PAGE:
The chairwoman of the employers' side in the long-running firefighters' pay dispute has been sacked.
The dispute is long-running
The final straw was an interview Christina Jebb gave to the BBC opposing the Local Government Association's official line, an LGA source said.
As the Fire Brigades Union ballots members on strike action, her sacking reveals the extent of the split among employers over a peace deal.
Ms Jebb wanted the agreement accepted but other LGA members opposed this.
She later told BBC News 24 she had been sacked for backing the deal.
She accused the employers of being "totally irresponsible" after the agreed package was voted down at the last minute.
The LGA, meanwhile, claimed Ms Jebb had "stood down".
The breakdown of talks between the FBU and employers has left the country facing the prospect of industrial action in five weeks' time.
The government says it will be able to provide Army cover but the union says it might not be available for eight weeks.
The FBU claims the deal was scuppered by Labour councillors who flooded the crucial meeting earlier in the week and out-voted those who were ready to sign.
Ms Jebb, who is a Liberal Democrat, told BBC Radio 4's World at One: "I was certainly surprised to see so many extra faces there who hadn't been part of the negotiations previously. They were both Labour and Conservative councillors.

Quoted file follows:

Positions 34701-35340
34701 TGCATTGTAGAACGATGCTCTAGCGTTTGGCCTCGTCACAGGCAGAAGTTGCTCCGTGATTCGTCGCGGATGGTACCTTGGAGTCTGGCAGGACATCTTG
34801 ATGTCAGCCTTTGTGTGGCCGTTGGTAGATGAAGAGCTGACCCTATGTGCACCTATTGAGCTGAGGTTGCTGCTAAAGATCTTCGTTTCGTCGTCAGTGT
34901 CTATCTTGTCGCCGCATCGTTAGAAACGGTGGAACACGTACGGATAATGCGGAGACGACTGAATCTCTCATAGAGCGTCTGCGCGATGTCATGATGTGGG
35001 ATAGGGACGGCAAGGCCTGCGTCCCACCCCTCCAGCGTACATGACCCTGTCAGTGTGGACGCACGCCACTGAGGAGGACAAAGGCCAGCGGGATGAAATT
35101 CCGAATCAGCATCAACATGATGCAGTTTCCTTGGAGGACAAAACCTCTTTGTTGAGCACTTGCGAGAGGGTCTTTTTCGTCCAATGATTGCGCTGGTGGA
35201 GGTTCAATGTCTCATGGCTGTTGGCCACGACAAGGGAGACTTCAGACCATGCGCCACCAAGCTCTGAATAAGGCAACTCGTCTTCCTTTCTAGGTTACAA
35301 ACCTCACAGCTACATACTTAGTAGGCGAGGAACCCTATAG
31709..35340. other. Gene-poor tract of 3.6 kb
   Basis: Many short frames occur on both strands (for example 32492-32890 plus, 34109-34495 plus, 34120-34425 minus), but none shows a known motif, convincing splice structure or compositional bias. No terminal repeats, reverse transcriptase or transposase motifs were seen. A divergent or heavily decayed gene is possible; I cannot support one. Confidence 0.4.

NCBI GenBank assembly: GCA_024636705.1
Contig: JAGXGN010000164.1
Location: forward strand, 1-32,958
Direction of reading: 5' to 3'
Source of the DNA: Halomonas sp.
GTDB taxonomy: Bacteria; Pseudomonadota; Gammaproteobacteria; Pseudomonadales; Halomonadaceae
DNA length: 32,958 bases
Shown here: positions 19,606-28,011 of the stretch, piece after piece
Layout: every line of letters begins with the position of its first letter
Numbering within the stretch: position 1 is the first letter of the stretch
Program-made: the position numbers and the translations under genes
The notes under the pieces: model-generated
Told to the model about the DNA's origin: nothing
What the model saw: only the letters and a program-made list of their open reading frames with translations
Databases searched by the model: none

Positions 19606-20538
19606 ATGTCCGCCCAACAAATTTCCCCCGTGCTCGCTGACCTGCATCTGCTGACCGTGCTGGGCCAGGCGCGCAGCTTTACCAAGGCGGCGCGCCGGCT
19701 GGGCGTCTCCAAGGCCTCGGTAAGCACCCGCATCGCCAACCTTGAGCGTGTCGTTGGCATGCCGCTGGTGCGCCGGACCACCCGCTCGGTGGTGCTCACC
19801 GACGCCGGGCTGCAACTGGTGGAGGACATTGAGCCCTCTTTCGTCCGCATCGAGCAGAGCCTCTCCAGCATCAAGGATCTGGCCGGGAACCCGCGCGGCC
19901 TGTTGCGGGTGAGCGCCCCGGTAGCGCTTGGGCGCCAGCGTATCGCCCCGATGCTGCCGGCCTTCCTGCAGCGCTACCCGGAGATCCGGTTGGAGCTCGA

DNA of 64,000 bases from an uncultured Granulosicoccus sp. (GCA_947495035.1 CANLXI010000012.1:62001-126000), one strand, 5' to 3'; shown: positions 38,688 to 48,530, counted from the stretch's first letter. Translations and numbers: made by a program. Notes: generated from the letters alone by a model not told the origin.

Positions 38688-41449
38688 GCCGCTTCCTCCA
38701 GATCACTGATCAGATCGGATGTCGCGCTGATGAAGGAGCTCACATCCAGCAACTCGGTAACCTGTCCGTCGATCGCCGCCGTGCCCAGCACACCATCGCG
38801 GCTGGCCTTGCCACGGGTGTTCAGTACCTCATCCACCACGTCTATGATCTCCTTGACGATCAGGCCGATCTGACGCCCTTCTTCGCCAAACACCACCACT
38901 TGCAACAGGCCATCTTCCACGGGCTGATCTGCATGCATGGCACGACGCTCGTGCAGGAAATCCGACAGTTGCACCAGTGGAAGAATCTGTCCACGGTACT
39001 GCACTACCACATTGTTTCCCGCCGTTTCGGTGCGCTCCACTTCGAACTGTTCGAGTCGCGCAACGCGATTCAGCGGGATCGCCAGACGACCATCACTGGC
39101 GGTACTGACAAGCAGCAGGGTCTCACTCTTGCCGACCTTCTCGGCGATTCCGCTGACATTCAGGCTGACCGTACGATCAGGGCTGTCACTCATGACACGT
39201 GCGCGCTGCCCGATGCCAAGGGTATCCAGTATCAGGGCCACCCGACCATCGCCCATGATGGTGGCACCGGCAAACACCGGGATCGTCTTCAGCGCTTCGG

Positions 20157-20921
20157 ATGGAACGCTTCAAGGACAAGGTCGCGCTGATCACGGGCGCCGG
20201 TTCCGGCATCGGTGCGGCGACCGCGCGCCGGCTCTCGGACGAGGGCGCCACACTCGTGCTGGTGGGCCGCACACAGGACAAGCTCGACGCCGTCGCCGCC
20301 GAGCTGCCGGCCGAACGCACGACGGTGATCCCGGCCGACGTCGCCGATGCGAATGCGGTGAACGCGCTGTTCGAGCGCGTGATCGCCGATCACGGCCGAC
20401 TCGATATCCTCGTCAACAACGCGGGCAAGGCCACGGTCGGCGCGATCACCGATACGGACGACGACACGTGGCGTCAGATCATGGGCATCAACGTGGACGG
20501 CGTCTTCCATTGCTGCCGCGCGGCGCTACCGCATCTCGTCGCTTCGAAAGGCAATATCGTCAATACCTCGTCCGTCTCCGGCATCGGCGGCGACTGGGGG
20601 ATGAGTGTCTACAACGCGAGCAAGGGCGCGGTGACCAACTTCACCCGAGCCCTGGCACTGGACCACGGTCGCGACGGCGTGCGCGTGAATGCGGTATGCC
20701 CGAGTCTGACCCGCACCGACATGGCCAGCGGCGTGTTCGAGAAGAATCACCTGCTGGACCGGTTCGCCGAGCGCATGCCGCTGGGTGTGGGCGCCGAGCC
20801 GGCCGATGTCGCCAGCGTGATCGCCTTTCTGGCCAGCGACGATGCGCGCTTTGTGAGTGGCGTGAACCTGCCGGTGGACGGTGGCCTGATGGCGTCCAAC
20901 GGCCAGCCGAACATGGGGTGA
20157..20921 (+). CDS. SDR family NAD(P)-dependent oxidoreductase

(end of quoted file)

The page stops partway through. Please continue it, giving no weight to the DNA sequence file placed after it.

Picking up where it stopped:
"My disappointment at the people who had been sent along was that, because they hadn't been part of the negotiations previously, it wasn't really possible to be fully sure that everyone really understood the importance of the action that was taken.
"What we are left with is an almost impossible situation that we need to resolve for the benefit of the people that we serve in the country, for the safety of the people we serve and also, of course, for the benefit of the people who work for us as firefighters."
What is at stake is full implementation of the deal struck in June last year including pay increases backdated to last November.
The employers claimed the sticking point had been the arrangement for bank holiday working.
John McGhee, of the FBU, denied this, saying it was about the 3.5% pay rise outstanding since last November and a further 4.2% owed since July.
The LGA, meanwhile, released a statement saying Ms Jebb had failed to reflect the views of employers' representatives and had "stood down" from her position.
"Cllr Jebb had lost the confidence of elected members after failing to reflect the views of all four groups at the LGA who did not support the proposed changes to the employers' policy regarding working public holidays," said LGA chief executive Sir Brian Briscoe.
He added: "The LGA remains adamant that the final part of stage two of the pay deal agreed for fire fighters - a 3.5% pay rise backdated to November 2003 - will be signed off as soon as the FBU agree that public holidays should be treated as normal working days.
"Firefighters receive double-time pay and a day off in lieu for every public holiday worked and the LGA's position states that it is reasonable to therefore expect fire fighters to work normally on such days."